How to Querying Data using Joins in Sql Programming: Part 4

January 31, 2014 , , , 0 Comments

Equi Join

In SQL programming, an Equi join is the same as an inner join and joins tables with the help of a foreign key. However, an equi join is used to display all the columns from both the tables. The common column from all the joining tables is displayed.

Consider an example where you apply an equi join between the EmployeeDepartmentHistory, Employee, and Department tables by using a common column, BusinessEntityID. To perform this task, you can use the following query:

SELECT * FROM HumanResources.EmployeeDepartmentHistory d
JOIN HumanResources.Employee e ON d.BusinessEntityID = e.BusinessEntityID
JOIN HumanResources.Department p ON p.DepartmentID = d.DepartmentID

The output of this query displays the EmployeeID column from all the tables, as shown in the following figure.

Equi join sql programming

Self Join

In a self-join, a table is joined with itself. As a result, one row in a table correlates with other rows in the same table. In a self-join, a table name is used twice in the query. Therefore, to differentiate the two instances of a single table, the table is given two alias names.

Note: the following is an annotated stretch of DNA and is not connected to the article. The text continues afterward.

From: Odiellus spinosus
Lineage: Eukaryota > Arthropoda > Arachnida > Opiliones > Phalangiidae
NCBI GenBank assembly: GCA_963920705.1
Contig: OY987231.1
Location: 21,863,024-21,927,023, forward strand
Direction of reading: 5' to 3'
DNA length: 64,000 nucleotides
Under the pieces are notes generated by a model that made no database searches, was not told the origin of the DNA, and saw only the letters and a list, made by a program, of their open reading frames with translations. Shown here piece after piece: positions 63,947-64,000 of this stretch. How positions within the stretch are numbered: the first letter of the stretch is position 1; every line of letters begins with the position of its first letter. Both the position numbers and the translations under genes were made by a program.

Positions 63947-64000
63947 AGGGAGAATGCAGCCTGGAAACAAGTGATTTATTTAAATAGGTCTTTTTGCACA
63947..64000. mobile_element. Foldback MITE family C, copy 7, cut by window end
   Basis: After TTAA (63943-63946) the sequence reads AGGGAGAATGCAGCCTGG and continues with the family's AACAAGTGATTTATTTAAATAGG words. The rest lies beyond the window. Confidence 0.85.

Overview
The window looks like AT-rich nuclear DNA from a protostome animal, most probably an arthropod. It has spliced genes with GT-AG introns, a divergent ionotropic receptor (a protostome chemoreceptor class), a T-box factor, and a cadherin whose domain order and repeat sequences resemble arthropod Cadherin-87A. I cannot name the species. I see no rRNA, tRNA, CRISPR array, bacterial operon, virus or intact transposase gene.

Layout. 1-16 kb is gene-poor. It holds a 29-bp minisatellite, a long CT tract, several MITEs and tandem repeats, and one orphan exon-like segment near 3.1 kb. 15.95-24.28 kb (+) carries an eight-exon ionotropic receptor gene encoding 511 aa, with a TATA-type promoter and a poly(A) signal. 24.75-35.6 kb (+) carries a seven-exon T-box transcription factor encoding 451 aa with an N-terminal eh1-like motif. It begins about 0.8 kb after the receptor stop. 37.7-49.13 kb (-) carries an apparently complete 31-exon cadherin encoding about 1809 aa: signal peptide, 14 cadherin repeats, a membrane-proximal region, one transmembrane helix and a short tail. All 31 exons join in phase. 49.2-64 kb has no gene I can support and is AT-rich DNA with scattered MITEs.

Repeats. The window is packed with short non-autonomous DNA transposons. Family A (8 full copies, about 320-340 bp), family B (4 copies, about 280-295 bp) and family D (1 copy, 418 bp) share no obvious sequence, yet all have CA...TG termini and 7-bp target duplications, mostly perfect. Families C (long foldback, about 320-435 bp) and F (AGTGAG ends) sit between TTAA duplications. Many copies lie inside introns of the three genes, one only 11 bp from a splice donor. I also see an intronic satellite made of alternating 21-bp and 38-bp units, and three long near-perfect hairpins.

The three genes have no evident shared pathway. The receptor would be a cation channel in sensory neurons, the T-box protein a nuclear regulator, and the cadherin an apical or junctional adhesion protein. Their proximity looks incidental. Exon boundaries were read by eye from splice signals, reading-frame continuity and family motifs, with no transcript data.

The following example performs a self-join of the Sales.SalesPerson table to produce a list of all the territories and the sales people working in them.

SELECT st.Name AS TerritoryName, sp.BusinessEntityID, sp.SalesQuota, sp.SalesYTD
FROM Sales.SalesPerson AS sp JOIN Sales.SalesTerritory AS st
ON sp.TerritoryID = st.TerritoryID
ORDER BY st.Name, sp.BusinessEntityID

The output of the self-join is shown in the following figure.

Self join sql programming

Rhett Butler

Some say he’s half man half fish, others say he’s more of a seventy/thirty split. Either way he’s a fishy bastard. Google